That's about to happen again. I can't say that we'll have free ad-supported wireless broadband connections. However, communities will soon be able to choose whom they purchase internet services from. The ISP market is about to become much more democratic, and customers will be able to choose whom they support with their wallets.
I've made some rather broad predictions in this article thus far. However, I haven't stated how we are going to get there. How will the world become wirelessly connected? We'll most likely be covered in a mesh network.
There's an issue with traditional wireless networks. Their range is limited. Adding repeaters helps, but each repeater in a wireless network imposes a speed bump.
Mesh networks are common in large businesses, but these mesh networks are how network engineers get around the limitations of deploying WiFi repeaters.
Mesh Networks have their problems, too. Those issues, such as increased latency and response times, are easier to overcome than the limitations imposed by using WiFi repeaters. Mesh networks will also get better over time.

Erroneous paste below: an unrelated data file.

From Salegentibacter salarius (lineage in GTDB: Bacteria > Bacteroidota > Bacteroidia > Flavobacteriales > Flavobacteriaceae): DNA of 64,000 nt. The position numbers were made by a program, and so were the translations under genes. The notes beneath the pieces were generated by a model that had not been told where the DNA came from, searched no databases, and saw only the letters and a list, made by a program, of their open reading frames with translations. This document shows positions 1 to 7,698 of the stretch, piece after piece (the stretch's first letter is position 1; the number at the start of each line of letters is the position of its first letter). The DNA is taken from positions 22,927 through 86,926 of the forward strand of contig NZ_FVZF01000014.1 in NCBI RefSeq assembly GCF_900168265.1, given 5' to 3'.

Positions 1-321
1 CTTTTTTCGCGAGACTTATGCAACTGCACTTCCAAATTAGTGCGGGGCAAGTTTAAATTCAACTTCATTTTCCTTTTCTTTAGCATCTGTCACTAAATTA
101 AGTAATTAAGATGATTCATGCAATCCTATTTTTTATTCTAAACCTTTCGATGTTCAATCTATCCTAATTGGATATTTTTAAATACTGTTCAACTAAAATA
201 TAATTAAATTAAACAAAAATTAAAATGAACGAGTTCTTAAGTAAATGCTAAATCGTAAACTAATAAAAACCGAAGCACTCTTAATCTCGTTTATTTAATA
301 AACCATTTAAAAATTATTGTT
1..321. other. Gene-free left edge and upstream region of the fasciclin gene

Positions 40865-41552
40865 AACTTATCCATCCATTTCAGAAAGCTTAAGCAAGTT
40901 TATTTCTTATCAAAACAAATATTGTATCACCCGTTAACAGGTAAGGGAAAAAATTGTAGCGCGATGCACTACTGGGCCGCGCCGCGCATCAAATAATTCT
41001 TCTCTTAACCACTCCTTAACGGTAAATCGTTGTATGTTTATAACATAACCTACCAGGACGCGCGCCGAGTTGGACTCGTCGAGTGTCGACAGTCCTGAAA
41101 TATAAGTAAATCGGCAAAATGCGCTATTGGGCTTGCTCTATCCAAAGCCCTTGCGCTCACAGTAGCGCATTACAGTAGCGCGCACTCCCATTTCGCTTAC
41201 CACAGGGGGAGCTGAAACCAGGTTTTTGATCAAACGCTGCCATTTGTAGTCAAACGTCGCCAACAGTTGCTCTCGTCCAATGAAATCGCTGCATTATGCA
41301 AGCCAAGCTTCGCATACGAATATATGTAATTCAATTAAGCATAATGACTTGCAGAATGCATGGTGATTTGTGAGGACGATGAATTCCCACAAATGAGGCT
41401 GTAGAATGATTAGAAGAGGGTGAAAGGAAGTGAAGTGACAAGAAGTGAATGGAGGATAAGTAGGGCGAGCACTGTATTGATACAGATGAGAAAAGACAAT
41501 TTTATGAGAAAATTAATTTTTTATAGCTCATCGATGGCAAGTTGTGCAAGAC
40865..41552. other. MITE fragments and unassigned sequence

Because of how mesh technologies are advancing, it wouldn't be unheard of for us to see entire cities blanketed in large mesh networks. Instead of network operators deploying their own networks, we will most likely see MVNO-style network agreements where a company like Level 3 deploys the primary mesh fabric. In contrast, other smaller companies lease access to its widely deployed wireless mesh network.
Let's digress for a moment. What kind of evidence do we have to support this? Well, first, a large city-wide mesh network deployment makes sense. It's easier to deploy radio signals than it is wires.
With that said, we've already had this type of network arrangement in the past. Back in the day, Ma Bell controlled telephony services. Ma Bell got a little greedy and abusive towards consumers, so the U.S. government stepped in. Ma Bell was eventually broken into smaller companies. The U.S. government also stated that telephone companies were required to lease access to their copper networks. That led to the proliferation of dial-up ISPs throughout the United States.